The circus is back at Eisenhower Auditorium.
Following a successful performance by Cirque Eloize last season, Penn State’s Center for the Performing Arts will present “Timber!” by Cirque Alfonse at 7:30 p.m. Oct. 8.
The show is based on North American lumberjacks and incorporates axes, saws and logs into acrobatics. Antoine Carabinier-Lepine, one of Cirque Alfonse’s founders, said the show is based on the troupe’s Canadian history.
“We wanted to do a tribute to lumberjacks from Quebec, who were working in really hard conditions during long winters, to show people our heritage and our roots,” Carabinier-Lepine said.
Critics have compared “Timber!” to Monty Python’s famous lumberjack sketch and describe the show as a fun mix of music, humor and acrobatics.
Juggling saws and axes comes with an amount of danger on top of what is normally associated with the acrobatics of the circus. Carabinier-Lepine said the Cirque Alfonse’s members reward of performing “Timber!” on stage is well worth the risk.
“We all started a long time ago in the circus, so we all know each other and how to work together,” Carabinier-Lepine said. “However, it was pretty hard to learn all that juggling and jumping with sharp axes and saws, but the risk is part of the circus and we love it.”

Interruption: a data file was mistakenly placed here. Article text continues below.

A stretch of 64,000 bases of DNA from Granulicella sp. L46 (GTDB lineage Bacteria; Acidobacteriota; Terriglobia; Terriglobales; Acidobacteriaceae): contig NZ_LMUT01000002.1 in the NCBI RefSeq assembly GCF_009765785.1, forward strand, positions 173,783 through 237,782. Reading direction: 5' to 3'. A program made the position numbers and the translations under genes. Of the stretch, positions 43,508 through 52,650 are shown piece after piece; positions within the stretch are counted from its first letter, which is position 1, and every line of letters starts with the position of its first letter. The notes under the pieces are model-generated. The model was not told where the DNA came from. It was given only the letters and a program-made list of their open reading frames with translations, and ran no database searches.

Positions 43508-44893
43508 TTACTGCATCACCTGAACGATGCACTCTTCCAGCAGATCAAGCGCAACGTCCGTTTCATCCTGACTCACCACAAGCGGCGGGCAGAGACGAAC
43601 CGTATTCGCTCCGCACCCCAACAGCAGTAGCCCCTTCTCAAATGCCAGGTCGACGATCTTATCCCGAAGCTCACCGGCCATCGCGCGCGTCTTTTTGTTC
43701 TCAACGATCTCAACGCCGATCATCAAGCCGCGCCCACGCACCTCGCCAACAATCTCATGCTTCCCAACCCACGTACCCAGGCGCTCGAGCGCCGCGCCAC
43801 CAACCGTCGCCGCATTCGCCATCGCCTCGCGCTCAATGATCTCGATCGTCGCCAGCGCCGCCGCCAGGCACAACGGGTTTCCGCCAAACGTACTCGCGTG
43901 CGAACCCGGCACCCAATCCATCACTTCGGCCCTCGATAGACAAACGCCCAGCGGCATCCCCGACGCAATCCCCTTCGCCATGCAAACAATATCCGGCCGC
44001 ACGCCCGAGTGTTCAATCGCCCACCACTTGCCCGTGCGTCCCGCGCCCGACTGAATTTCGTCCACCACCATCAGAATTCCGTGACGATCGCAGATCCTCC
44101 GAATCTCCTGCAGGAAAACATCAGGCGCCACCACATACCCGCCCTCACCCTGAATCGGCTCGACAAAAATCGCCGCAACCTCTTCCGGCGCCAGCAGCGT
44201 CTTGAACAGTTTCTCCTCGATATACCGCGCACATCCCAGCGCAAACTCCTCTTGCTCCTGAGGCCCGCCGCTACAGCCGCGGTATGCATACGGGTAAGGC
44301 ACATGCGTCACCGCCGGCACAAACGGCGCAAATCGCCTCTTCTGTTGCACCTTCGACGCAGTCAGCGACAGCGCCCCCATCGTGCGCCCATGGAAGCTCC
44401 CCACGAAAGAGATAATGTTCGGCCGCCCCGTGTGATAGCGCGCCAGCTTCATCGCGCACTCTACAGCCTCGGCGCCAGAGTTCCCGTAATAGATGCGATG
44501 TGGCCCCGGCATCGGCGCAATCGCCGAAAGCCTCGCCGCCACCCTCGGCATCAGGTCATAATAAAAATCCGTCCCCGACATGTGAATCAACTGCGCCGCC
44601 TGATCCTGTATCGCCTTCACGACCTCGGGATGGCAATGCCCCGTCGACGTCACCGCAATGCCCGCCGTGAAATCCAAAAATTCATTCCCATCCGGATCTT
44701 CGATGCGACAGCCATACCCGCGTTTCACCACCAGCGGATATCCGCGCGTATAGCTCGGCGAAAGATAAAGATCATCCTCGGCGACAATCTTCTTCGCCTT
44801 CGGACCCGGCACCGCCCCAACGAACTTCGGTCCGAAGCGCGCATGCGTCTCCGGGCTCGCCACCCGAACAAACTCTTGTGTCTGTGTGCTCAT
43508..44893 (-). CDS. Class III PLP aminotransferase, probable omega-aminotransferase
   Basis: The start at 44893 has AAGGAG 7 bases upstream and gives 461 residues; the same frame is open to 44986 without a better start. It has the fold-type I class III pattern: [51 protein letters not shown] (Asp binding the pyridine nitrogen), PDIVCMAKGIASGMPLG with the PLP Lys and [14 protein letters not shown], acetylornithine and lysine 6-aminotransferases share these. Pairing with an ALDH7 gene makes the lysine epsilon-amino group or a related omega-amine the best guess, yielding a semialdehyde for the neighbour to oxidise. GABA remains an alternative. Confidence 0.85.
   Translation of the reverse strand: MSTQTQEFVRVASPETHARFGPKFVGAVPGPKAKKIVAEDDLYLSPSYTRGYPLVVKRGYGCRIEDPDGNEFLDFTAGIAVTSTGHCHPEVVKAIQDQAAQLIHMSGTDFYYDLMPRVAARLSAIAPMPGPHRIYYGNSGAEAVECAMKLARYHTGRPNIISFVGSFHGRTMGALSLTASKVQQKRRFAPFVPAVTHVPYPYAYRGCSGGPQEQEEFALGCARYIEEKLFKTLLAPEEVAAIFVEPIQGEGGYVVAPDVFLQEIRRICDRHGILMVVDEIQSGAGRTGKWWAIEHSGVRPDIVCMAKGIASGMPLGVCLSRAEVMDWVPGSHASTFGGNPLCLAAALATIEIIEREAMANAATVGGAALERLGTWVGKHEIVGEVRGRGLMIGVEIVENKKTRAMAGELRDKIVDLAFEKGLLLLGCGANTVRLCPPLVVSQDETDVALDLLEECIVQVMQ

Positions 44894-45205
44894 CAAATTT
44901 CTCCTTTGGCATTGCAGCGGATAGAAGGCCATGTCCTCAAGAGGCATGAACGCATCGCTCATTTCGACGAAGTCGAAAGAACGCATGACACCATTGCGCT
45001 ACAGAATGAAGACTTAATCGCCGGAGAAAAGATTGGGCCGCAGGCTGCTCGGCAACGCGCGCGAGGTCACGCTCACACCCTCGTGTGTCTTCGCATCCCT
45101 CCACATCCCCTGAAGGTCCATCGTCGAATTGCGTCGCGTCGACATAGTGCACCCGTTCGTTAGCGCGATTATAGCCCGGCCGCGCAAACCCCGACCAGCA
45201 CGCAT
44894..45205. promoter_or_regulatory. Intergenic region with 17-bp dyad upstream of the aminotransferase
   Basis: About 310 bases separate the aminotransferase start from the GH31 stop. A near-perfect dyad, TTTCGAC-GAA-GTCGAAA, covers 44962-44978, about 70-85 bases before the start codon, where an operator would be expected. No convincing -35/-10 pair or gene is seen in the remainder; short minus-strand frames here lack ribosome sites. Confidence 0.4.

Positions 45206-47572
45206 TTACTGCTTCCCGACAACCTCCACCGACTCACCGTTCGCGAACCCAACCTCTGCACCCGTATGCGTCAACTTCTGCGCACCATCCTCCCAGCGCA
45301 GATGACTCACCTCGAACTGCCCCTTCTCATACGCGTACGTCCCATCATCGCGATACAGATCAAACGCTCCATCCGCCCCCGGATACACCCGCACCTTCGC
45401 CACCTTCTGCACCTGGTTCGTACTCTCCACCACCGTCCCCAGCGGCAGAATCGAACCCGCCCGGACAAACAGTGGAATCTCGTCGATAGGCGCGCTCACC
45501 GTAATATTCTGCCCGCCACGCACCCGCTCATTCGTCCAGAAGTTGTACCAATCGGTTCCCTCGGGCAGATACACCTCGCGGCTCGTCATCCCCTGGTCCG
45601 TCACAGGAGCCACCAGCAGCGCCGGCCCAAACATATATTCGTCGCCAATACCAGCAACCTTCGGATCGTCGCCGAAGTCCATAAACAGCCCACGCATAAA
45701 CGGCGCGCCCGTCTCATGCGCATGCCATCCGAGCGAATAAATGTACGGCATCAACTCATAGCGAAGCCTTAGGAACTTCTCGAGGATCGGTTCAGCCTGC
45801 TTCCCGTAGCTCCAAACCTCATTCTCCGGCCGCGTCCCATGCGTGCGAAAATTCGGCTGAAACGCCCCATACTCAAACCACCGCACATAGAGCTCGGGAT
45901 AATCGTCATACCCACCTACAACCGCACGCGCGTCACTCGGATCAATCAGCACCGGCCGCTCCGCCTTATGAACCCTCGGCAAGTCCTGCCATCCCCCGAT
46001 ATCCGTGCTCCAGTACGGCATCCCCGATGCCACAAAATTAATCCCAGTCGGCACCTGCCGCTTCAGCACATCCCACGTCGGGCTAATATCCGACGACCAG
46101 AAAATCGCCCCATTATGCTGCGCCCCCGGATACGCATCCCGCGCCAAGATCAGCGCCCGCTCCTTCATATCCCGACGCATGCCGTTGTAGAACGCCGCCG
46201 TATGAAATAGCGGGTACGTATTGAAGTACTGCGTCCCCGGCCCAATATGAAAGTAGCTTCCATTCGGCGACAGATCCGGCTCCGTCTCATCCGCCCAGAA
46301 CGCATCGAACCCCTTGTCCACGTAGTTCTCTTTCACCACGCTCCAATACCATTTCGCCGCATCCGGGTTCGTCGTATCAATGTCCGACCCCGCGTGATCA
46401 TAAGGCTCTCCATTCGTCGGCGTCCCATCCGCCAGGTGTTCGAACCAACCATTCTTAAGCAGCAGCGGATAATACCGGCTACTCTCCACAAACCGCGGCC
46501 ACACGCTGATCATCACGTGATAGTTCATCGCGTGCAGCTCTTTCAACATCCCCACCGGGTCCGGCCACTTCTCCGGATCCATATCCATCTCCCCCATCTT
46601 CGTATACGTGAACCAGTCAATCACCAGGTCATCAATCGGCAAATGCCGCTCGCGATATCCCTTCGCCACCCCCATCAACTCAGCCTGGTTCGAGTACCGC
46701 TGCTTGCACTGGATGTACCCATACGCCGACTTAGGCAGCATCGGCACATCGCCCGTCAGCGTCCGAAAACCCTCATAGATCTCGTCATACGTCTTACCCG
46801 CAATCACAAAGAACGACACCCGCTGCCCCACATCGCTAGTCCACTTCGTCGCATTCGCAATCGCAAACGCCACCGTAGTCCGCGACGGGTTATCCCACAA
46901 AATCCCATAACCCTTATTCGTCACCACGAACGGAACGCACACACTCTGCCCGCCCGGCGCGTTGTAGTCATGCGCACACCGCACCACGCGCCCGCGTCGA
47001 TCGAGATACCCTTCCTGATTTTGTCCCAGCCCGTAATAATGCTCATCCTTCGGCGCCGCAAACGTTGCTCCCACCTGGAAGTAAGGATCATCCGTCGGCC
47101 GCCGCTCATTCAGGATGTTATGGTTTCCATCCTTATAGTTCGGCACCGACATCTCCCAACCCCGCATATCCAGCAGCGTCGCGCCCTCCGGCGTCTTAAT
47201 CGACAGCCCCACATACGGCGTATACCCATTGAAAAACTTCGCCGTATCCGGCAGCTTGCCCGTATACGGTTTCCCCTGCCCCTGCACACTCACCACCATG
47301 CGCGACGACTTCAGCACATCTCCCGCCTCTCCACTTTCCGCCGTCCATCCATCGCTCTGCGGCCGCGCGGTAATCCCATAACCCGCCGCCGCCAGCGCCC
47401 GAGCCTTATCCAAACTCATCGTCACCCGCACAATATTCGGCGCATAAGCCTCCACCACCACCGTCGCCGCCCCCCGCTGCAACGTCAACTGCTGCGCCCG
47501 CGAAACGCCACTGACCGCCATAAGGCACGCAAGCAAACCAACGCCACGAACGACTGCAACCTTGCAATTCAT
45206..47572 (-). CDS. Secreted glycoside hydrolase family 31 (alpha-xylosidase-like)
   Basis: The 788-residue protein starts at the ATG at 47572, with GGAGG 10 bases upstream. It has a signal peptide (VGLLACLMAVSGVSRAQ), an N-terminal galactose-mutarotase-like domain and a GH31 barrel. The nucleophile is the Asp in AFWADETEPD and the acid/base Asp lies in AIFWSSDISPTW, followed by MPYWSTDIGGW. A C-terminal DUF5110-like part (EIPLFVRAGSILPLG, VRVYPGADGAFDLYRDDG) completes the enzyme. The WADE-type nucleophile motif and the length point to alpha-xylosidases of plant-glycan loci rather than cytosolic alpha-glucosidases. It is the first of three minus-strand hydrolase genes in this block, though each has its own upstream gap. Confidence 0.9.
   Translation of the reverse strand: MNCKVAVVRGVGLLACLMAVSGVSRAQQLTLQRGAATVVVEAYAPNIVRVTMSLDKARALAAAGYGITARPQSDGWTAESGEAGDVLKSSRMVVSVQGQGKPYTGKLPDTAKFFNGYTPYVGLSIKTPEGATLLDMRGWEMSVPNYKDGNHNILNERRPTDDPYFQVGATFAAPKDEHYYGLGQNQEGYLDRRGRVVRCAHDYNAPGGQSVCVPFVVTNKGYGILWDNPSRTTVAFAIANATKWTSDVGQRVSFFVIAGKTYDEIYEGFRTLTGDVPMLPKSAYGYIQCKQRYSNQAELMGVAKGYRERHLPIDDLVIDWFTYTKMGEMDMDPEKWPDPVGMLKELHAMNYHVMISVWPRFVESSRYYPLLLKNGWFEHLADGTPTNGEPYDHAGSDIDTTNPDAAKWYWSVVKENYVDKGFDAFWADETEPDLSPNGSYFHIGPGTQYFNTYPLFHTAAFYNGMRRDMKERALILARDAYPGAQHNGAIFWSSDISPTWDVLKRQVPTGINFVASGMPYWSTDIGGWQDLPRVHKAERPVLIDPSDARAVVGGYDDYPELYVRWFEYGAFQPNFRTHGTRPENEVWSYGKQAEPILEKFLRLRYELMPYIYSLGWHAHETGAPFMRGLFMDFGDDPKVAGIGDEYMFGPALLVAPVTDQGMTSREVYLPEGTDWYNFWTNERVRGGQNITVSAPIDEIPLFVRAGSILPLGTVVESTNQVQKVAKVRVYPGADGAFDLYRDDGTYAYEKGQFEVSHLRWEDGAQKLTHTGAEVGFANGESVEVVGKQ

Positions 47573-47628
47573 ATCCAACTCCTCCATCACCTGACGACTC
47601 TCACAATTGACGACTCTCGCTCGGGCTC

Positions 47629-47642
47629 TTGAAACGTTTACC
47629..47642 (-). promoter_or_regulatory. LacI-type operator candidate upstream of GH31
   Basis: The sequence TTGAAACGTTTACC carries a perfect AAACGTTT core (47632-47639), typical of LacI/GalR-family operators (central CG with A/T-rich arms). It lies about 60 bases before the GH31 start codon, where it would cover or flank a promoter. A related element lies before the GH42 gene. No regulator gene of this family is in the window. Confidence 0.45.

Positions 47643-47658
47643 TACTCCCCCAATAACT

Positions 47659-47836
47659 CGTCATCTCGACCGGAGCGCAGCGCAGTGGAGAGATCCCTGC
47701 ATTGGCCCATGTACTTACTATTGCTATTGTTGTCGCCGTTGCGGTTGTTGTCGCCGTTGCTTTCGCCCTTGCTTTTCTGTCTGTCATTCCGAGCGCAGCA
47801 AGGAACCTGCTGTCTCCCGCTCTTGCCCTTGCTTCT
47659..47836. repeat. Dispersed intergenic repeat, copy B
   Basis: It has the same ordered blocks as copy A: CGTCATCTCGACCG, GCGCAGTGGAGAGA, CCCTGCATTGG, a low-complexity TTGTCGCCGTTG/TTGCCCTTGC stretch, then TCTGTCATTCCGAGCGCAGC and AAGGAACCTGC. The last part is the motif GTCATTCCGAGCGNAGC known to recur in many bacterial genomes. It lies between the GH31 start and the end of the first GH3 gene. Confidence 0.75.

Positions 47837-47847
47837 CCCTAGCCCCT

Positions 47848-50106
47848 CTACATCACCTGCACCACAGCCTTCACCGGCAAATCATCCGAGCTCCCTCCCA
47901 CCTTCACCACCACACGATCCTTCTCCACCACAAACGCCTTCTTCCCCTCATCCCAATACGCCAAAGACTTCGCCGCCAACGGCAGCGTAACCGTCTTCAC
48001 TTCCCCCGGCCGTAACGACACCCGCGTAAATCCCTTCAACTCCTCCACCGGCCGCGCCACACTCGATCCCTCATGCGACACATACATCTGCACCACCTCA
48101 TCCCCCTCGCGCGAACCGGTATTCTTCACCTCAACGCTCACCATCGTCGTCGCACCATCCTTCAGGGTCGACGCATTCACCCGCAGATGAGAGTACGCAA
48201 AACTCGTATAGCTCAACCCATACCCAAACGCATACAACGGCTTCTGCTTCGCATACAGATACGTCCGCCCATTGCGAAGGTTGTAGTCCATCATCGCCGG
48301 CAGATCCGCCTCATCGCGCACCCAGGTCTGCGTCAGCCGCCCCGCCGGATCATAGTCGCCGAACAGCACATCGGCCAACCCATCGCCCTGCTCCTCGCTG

Laura Sullivan, the marketing director at the Center for the Performing Arts, said this is the fourth year of having circus performances in the center’s lineup, and another is already in the works for next year.
Sullivan said “Timber!” has a more folksy feeling than the polished “Cirkopolis” audiences saw last year.
“Don’t think for a minute though that ‘Timber!’ is any less thrilling,” Sullivan said. “These performances are always enthusiastically received and provide great family entertainment.”
“Timber!” will be held the same night as Cirque Du Soleil’s “Dralion” at the Bryce Jordan Center. Sullivan said it’s not ideal for fans to be faced with a choice, but hopes that the multi-night “Dralion” run will not have an impact on the audience for “Timber!”
“It is possible to see both events and get your circus arts fix for the year,” Sullivan said. “In this very active community we are always up against something, whether it is sports, music or other performances.”